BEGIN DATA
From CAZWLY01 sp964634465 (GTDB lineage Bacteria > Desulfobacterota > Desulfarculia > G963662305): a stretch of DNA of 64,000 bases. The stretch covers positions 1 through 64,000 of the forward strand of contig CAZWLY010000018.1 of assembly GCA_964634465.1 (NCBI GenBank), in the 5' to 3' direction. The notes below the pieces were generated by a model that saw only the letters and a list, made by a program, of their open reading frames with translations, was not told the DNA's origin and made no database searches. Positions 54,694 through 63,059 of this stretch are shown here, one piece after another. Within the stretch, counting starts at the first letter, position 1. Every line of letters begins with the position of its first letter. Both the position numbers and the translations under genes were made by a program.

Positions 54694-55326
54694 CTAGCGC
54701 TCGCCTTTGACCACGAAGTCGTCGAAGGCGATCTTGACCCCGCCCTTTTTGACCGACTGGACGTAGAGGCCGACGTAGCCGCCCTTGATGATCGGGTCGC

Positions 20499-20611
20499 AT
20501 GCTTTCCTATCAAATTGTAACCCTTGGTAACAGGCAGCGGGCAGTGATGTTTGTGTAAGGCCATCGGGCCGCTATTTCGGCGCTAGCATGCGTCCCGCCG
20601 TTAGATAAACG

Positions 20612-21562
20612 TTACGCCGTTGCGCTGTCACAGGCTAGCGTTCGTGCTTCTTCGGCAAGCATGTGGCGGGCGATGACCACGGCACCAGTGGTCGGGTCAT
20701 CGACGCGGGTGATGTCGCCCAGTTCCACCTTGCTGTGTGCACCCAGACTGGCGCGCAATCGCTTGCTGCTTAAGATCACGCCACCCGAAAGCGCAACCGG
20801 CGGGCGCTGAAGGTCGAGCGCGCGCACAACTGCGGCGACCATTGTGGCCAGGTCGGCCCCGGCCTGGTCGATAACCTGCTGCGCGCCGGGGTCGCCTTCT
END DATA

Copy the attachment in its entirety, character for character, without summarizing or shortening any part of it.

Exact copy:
From CAZWLY01 sp964634465 (GTDB lineage Bacteria > Desulfobacterota > Desulfarculia > G963662305): a stretch of DNA of 64,000 bases. The stretch covers positions 1 through 64,000 of the forward strand of contig CAZWLY010000018.1 of assembly GCA_964634465.1 (NCBI GenBank), in the 5' to 3' direction. The notes below the pieces were generated by a model that saw only the letters and a list, made by a program, of their open reading frames with translations, was not told the DNA's origin and made no database searches. Positions 54,694 through 63,059 of this stretch are shown here, one piece after another. Within the stretch, counting starts at the first letter, position 1. Every line of letters begins with the position of its first letter. Both the position numbers and the translations under genes were made by a program.

Positions 54694-55326
54694 CTAGCGC
54701 TCGCCTTTGACCACGAAGTCGTCGAAGGCGATCTTGACCCCGCCCTTTTTGACCGACTGGACGTAGAGGCCGACGTAGCCGCCCTTGATGATCGGGTCGC

Positions 20499-20611
20499 AT
20501 GCTTTCCTATCAAATTGTAACCCTTGGTAACAGGCAGCGGGCAGTGATGTTTGTGTAAGGCCATCGGGCCGCTATTTCGGCGCTAGCATGCGTCCCGCCG
20601 TTAGATAAACG

Positions 20612-21562
20612 TTACGCCGTTGCGCTGTCACAGGCTAGCGTTCGTGCTTCTTCGGCAAGCATGTGGCGGGCGATGACCACGGCACCAGTGGTCGGGTCAT
20701 CGACGCGGGTGATGTCGCCCAGTTCCACCTTGCTGTGTGCACCCAGACTGGCGCGCAATCGCTTGCTGCTTAAGATCACGCCACCCGAAAGCGCAACCGG
20801 CGGGCGCTGAAGGTCGAGCGCGCGCACAACTGCGGCGACCATTGTGGCCAGGTCGGCCCCGGCCTGGTCGATAACCTGCTGCGCGCCGGGGTCGCCTTCT